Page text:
Be realistic

You’ve found your dream job, the one you’ve always wanted – it is just perfect. Are you sure about that, or are you overlooking some important detail? How do you respond when a few potential problems emerge?

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Photo credit: TotalWomensCycling.com

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New Year’s Resolutions – think big and eat more chocolate

I wrote this last year but decided to reblog it this year. After all, it still makes a great deal of sense.

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With only three weeks remaining of the well-worn 2012, our attention starts to turn towards the sleek and shiny new 2013. Full of possibilities, excitement, opportunities and challenges, it looms large on our horizon. For many it will be the start of something new; for others it will bring something to an end. One thing we can be sure of – uncertainty.

December is traditionally the time for setting New Year’s Resolutions – those promises we make to ourselves and others about what we’re going to do differently in the new year.

Before rushing to add “join the gym; eat less chocolate; drink less wine” to the list of resolutions, I would recommend reading this lovely poem by Nadine Stair (aged 85). More about its background here.

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New Year’s Resolutions – think big and eat more chocolate

With only three weeks remaining of the well-worn 2012, our attention starts to turn towards the sleek and shiny new 2013. Full of possibilities, excitement, opportunities and challenges, it looms large on our horizon. For many it will be the start of something new; for others it will bring something to an end. One thing we can be sure of – uncertainty.

December is traditionally the time for setting New Year’s Resolutions – those promises we make to ourselves and others about what we’re going to do differently in the new year.

Before rushing to add “join the gym; eat less chocolate; drink less wine” to the list of resolutions, I would recommend reading this lovely poem by Nadine Stair (aged 85). More about its background here. Continue reading

Royal baby frenzy confirms the benefits of preparation

When Clarence House Press Office announced that the Duke and Duchess of Cambridge are expecting a baby, the world’s media machine rushed into action, with some British newspapers publishing multi-page “Royal Baby Special” sections, covering the story from every possible angle.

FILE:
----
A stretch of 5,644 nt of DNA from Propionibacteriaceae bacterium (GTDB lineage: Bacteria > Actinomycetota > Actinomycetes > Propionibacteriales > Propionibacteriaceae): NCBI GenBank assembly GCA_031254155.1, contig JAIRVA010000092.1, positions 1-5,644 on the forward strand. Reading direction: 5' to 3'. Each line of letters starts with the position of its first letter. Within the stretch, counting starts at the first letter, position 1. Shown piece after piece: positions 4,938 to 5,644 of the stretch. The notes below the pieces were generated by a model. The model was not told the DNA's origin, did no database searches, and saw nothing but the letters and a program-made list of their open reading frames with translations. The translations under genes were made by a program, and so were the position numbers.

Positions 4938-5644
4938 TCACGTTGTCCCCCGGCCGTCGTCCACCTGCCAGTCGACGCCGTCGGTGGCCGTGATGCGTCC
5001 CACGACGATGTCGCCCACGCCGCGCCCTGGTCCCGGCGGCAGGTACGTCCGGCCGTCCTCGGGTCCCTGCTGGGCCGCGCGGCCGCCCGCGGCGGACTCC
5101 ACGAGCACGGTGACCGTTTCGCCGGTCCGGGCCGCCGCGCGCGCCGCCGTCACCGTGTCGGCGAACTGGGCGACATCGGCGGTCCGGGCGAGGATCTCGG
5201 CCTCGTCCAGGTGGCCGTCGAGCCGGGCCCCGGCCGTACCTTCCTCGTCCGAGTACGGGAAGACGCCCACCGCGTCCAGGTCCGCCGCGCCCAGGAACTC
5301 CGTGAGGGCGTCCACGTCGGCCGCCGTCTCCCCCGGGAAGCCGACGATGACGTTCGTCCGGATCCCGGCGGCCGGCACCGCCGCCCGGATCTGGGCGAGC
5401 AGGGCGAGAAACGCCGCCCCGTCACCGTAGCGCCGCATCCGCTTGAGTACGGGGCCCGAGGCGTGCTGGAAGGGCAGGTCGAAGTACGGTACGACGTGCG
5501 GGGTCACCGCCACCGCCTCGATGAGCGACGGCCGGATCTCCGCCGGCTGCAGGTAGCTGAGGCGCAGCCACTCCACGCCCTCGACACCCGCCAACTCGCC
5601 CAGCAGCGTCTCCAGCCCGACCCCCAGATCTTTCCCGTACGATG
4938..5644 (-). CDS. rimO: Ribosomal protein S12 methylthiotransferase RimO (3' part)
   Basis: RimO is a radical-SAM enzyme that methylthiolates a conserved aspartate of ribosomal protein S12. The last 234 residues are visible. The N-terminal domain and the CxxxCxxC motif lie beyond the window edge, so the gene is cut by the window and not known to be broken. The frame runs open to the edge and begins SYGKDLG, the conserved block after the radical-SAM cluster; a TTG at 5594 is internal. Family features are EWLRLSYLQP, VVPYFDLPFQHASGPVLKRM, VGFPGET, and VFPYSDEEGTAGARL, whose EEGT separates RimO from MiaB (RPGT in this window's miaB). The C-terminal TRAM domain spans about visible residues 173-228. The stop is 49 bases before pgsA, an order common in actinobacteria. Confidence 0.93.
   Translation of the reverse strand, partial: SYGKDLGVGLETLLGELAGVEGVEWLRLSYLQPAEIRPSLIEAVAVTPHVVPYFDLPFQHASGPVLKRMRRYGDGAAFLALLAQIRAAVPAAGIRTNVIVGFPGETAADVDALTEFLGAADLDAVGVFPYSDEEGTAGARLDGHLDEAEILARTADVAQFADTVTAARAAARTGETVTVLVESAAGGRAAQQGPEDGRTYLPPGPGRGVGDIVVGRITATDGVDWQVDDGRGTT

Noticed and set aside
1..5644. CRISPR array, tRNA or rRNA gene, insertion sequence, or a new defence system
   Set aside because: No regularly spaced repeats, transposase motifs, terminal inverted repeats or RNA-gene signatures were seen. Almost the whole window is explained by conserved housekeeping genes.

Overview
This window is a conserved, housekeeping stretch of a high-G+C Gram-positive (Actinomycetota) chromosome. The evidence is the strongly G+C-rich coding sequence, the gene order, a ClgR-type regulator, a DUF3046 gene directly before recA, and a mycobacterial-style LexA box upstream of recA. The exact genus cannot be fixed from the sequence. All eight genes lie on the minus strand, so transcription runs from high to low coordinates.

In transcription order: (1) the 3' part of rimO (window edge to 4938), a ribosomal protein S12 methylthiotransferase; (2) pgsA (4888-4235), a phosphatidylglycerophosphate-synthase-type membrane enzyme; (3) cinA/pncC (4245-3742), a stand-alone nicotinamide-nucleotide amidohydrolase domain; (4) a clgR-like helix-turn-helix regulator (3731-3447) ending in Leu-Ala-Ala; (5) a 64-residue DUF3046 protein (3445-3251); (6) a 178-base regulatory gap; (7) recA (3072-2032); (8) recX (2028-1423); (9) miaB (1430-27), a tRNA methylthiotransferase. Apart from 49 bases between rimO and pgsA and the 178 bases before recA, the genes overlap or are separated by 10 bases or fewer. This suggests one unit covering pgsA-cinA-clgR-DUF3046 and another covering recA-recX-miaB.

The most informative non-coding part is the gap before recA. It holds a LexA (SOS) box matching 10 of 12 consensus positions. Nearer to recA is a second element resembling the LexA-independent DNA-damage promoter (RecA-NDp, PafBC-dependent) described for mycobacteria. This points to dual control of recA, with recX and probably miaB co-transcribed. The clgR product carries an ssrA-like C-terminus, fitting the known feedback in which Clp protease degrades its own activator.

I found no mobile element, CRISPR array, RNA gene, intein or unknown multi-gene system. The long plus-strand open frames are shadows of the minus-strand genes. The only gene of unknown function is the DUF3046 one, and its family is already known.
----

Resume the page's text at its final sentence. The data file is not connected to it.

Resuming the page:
baby-newspapers_2417684k[Photo courtesy of EPA/ Andy Rain, The Daily Telegraph]

The BBC Diplomatic and royal correspondent quickly published a piece looking at the changes to accession traditions; the Wikipedia entry for Kate Middleton was updated to reflect the announcement; and betting shop William Hill started offering odds on a wide range of factors including not just name and date, but also birth weight, hair colour, and many others.

The speed with which so much has been published is impressive – but it owes far more to good preparation than an ability to write quickly. Following the wedding of Catherine and William in April 2011, it was only a matter of time before a pregnancy was announced and a full range of stories could therefore be prepared in anticipation of the announcement. Continue reading

Foresight not needed

When I meet students, school-leavers and graduates, they often ask me what “real work” is like. They tell me that they’re thinking about a career in this or that, and that they can’t decide between various options. Frequently the options are wildly varying – “I’m not sure whether I want to be a vet or a pilot“; or “I’m wondering whether to open a coffee shop or become a marketing director“.